contextCurrency.pl - Context for entering numbers with currency symbols and commas.
This file implements a context in which students can enter currency values that include a currency symbol and commas every three digits. You can specify what the currency symbol is, as well as what gets used for commas and decimals.
To use the context, put
at the top of your problem file, and then issue the
command to select the context. You can set the currency symbol and the comma or decimal values as in the following examples
Context()->currency->set(symbol=>'#'); Context()->currency->set(symbol=>'euro'); # accepts '12 euro' Context()->currency->set(comma=>'.',decimal=>','); # accepts '10.000,00'
You can add additional symbols (in case you want to allow more than one way to write the currency). For example:
would accept '$12,345.67' or '12.50 dollars' or '1 dollar' as acceptable values. Note that if the symbol cantains any alphabetic characters, it is expected to come at the end of the number (as in the examples above) and if the symbol has only non-alphabetic characters, it comes before it. You can change this as in these examples:
You can remove a symbol as follows:
To create a currency value, use
$m = Currency(10.99);
$m1 = Compute('$10.99'); $m2 = Compute('$10,000.00');
and so on. Be careful, however, that you do not put dollar signs inside double quotes, as this refers to variable substitution. For example,
$m = Compute("$10.99");
will most likely set $m to the Real value .99 rather than the monetary value of $10.99, since perl thinks $10 is the name of a variable, and will substitute that into the string before processing it. Since that variable is most likely empty, the result will be the same as $m = Compute(".99");
You can use monetary values within computations, as in
$m1 = Compute('$10.00'); $m2 = 3*$m1; $m3 = $m2 + .5; $m4 = Compute('$10.00 + $2.59');
so that $m2 will be $30.00, $m3 will be $30.50, and $m4 will be $12.59. Students can perform computations within their answers unless you disable the operators and functions as well.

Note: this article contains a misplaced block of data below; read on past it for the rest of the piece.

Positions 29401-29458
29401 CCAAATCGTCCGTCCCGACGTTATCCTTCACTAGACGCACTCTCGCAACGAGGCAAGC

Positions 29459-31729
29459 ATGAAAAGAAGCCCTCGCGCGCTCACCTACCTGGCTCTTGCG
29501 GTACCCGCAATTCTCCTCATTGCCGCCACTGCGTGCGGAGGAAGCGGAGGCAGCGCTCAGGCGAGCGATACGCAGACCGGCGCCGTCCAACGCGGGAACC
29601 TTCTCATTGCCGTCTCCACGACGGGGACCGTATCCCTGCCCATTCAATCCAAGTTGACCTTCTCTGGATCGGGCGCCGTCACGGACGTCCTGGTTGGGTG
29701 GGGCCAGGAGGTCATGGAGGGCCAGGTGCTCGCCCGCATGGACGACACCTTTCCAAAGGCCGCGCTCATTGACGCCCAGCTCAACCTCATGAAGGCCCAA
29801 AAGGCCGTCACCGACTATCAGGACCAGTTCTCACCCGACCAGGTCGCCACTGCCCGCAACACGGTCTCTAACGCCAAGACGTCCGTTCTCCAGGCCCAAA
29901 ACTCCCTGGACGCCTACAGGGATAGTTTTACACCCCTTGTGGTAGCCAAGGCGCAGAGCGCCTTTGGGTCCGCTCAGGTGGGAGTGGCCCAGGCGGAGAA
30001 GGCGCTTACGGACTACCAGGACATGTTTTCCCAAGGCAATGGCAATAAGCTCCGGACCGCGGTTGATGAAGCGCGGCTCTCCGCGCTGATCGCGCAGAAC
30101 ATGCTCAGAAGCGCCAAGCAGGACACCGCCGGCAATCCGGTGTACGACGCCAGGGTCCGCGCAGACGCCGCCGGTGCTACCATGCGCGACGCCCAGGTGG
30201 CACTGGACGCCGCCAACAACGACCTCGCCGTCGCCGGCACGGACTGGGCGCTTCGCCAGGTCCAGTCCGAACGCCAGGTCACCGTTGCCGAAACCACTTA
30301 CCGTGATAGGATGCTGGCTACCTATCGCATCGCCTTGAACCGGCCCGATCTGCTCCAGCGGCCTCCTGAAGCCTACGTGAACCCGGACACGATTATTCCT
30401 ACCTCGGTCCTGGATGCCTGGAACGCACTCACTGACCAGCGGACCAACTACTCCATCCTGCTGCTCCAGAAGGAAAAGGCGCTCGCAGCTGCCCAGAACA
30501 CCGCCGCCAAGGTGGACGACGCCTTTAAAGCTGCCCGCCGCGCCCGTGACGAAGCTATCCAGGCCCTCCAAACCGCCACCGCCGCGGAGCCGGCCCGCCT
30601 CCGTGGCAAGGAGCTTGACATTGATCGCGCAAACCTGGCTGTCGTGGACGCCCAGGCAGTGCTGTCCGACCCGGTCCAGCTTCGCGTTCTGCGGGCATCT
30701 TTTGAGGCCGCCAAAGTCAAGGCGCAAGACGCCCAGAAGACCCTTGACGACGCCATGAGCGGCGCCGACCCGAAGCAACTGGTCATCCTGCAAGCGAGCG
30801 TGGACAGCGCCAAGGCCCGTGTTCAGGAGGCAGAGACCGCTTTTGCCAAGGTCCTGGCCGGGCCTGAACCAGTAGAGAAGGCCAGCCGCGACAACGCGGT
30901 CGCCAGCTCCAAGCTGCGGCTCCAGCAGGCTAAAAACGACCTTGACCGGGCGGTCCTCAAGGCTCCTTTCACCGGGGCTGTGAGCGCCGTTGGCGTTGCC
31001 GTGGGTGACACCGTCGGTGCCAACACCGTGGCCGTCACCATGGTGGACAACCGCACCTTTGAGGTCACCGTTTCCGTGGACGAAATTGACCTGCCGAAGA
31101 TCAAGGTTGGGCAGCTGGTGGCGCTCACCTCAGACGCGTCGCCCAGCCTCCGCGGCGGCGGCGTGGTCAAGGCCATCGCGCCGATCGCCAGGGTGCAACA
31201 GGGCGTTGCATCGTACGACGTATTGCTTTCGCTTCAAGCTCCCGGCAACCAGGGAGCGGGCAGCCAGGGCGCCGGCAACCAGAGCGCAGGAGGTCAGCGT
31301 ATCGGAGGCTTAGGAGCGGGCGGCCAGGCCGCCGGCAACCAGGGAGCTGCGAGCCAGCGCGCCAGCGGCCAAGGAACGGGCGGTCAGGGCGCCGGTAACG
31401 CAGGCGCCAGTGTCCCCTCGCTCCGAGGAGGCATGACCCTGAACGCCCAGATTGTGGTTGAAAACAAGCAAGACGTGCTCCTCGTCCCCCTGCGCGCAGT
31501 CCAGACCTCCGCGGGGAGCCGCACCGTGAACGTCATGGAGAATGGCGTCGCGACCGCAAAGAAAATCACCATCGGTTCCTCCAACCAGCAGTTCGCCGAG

The tolerance for this context is set initially to .005 and the tolType to 'absolute' so that monetary values will have to match to the nearest penny. You can change that on a global basis using
for example. You can also change the tolerance on an individual currency value as follows:
$m = Compute('$1,250,000.00')->with(tolerance=>.0001,tolType=>'relative');
which would require students to be correct to three significant digits.
The default tolerance of .005 works properly only if your original monetary values have no more than 2 decimal places. If you were to do
$m = Currency(34.125);
for example, then $m would print as $34.12, but neither a student answer of $34.12 nor of $34.13 would be marked correct. That is because neither of these are less than .5 away from the correct answer of $34.125. If you create currency values that have more decimal places than the usual two, you may want to round or truncate them. Currency objects have two methods for accomplishing this: round() and truncate(), which produce rounded or truncated copies of the original Currency object:
$m = Currency(34.127)->round; # produces $34.13 $m = Currency(34.127)->truncate; # produces $34.12
By default, the answer checker for Currency values requires the student to enter the currency symbol, not just a real number. You can relax that condition by including the promoteReals=>1 option to the cmp() method of the Currency value. For example,
would allow the student to enter just 150 rather than $150.
By default, the students may omit the commas, but you can force them to supply the commas using forceCommas=>1 in your cmp() call.
By default, students need not enter decimal digits, so could use $100 or $1,000. as valid entries. You can require that the cents be provided using the forceDecimals=>1 flag.
By default, if the monetary value includes decimals digits, it must have exactly two. You can weaken this requirement to allow any number of decimals by using noExtraDecimals=>0.
If forceDecimals is set to 1 at the same time, then they must have 2 or more decimals, otherwise any number is OK.
By default, currency values are always formatted to display using two decimal places, but you can request that if the decimals would be .00 then they should not be displayed. This is controlled via the trimTrailingZeros context flag:
It can also be set on an individual currency value:
$m = Compute('$50')->with(trimtrailingZeros=>1);
so that this $m will print as $50 rather than $50.00.